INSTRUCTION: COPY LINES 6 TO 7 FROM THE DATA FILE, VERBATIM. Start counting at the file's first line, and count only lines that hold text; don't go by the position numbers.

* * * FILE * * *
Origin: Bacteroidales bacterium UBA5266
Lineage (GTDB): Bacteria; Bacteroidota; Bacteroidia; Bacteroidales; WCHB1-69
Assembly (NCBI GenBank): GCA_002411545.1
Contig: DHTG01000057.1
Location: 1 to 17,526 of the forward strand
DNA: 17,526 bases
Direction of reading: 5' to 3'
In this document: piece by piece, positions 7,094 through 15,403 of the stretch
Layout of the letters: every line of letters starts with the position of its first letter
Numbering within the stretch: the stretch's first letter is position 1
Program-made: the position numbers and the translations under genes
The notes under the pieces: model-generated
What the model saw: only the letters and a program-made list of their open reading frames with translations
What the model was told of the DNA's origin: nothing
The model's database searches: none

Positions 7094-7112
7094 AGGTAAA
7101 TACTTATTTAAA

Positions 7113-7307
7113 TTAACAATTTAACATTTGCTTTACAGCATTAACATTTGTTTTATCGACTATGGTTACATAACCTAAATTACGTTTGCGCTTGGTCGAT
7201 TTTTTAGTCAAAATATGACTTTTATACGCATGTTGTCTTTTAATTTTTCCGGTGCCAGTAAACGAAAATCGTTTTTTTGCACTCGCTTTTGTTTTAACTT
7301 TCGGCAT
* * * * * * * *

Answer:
DNA: 17,526 bases
Direction of reading: 5' to 3'